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UTILITY OF CD4 CELL COUNT MONITORING IN BOTSWANA: ANALYSIS OF ROUTINE LABORATORY DATA
Tshepo B. Leeme1, Madisa Mine1, Kwana Lechiile1, Mosepele Mosepele2, Thongbotho Mphoyakgosi1, Charles Muthoga3, Julia Ngidi1, Bornaparte Nkomo4, Dinah Ramaabya4, Modiri Tau4, Mark W. Tenforde1, Richard Hayes5, Joseph N. Jarvis1
1Botswana Harvard AIDS Institute Partnership, Gabarone, Botswana,2University of Botswana, Gaborone, Botswana,3Botswana–UPenn Partnership, Gaborone, Botswana,4Ministry of Health, Gaborone, Botswana,5London School of Hygiene & Tropical Medicine, London, UK
Botswana has an adult HIV prevalence of 21.9%. An estimated 317,945 patients (84% of HIV-infected individuals) are on treatment. National guidelines recommend both CD4 count and viral load monitoring. Since the country adopted universal test-and-treat in June 2016, an increasing burden has been placed on the health system. This study aims to assess the ongoing need for regular CD4 monitoring in Botswana.
Data from all HIV-infected patients having CD4 counts at the Gaborone clinics served by the Botswana Harvard reference laboratory during 2015, 2016, and 2017 were analysed. CD4 count and viral load data were assessed to determine the proportion of patients presenting with advanced disease (CD4<200 cells/µL), trends in CD4 cell counts over time, and the proportion of patients presenting without advanced disease experiencing a drop in CD4 count to below 200 cell/µL during follow up.
193,050 CD4 counts were performed on 60,899 patients, with a median frequency of monitoring of 1.48 CD4 measurements per patient per year. 76% (46,474) of patients were established clinic patients, while 24% (14,425) were new to care during the study period. 24.8% (3,571/14,425) of new patients presented with CD4 count<200 cell/µL. Age and sex were strongly associated with advanced disease, with men more likely to present with advanced disease than women (34.9% vs 18.9%, p<0.001). Increased age was associated with lower CD4 cell count. 54% of patients with baseline CD4 cell counts below 200 cell/µL attained a CD4 rise to above 200 cell/µL within 12 months of follow-up. In patients with two or more CD4 counts, a very small proportion (3.6% (180/5060)) of those with a baseline CD4 cell count ≥200 cell/µL experienced a drop in CD4 cell count to <200 cell/µL over the study period. 58.9% (106/180) of patients with a drop in CD4 count had a viral load measurement within 2 months of CD4 measurement, of these, 79.2% (84/106) were virally suppressed.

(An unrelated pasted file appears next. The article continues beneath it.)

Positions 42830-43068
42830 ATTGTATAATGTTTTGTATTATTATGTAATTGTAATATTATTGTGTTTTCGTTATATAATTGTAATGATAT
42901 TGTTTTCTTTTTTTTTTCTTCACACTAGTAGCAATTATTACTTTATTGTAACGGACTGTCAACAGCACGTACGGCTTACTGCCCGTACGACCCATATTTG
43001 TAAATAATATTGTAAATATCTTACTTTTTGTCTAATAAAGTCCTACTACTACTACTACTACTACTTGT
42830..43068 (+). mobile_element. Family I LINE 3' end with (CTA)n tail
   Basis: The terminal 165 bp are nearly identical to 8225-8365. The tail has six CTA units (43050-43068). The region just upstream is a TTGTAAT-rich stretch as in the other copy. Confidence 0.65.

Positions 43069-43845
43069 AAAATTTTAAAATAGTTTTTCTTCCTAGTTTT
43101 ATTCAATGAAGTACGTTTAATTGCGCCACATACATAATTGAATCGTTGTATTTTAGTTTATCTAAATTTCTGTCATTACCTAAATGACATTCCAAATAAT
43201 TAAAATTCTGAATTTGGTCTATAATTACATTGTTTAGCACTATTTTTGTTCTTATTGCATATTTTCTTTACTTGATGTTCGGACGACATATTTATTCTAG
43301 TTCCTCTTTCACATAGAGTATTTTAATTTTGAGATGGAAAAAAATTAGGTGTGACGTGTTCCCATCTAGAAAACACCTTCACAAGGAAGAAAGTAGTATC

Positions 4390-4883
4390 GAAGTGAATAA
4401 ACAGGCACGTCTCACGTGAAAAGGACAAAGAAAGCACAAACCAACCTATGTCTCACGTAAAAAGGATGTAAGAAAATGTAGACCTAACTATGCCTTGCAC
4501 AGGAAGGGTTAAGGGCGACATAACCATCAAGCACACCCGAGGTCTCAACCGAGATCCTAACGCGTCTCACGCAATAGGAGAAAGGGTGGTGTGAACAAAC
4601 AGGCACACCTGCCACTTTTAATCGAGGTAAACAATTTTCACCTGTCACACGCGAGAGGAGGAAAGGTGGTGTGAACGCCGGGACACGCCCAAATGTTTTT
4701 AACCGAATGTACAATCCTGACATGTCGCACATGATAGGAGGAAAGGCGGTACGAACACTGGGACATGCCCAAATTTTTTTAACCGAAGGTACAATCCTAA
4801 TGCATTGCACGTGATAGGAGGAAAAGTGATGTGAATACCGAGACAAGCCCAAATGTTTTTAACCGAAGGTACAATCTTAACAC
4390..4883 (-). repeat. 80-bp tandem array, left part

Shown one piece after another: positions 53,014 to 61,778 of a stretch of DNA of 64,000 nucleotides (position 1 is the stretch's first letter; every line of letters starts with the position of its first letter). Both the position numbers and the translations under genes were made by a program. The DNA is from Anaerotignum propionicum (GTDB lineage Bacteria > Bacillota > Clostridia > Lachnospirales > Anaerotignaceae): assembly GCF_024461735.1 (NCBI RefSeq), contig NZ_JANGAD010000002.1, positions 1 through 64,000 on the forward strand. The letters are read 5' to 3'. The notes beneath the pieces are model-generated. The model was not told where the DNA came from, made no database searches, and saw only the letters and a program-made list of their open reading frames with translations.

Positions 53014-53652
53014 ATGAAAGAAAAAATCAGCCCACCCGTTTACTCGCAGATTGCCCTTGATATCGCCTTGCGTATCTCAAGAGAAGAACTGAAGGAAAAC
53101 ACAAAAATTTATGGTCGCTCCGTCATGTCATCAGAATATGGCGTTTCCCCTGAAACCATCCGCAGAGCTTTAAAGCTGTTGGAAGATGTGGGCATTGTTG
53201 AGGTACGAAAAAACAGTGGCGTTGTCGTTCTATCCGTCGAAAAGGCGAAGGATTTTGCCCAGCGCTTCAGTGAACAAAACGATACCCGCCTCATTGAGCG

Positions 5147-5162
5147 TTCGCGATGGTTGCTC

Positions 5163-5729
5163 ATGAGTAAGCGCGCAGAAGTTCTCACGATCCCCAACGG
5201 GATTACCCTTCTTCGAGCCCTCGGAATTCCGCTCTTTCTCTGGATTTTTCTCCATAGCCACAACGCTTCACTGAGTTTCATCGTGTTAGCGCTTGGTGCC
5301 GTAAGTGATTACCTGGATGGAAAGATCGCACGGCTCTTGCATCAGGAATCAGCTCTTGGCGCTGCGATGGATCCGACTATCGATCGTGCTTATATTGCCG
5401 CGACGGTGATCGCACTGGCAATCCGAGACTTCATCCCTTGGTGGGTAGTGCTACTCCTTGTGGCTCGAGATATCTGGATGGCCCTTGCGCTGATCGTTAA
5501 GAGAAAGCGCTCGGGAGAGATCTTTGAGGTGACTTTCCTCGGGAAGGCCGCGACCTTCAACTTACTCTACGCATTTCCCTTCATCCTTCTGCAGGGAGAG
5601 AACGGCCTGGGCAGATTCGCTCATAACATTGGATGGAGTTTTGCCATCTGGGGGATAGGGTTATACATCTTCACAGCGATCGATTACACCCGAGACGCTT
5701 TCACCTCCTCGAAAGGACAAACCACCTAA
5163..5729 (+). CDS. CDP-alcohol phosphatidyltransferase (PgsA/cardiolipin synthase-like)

A significant proportion of patients in Botswana still present with advanced disease, demonstrating the ongoing importance of baseline CD4 testing to identify patients at risk of opportunistic infections and in need of interventions including cotrimoxazole prophylaxis and cryptococcal antigen screening. Very few individuals with CD4 counts above 200 cells/µL experienced a drop to below 200 cells/µL, suggesting limited utility for ongoing CD4 count monitoring in individuals without advanced disease in settings with routine viral load testing.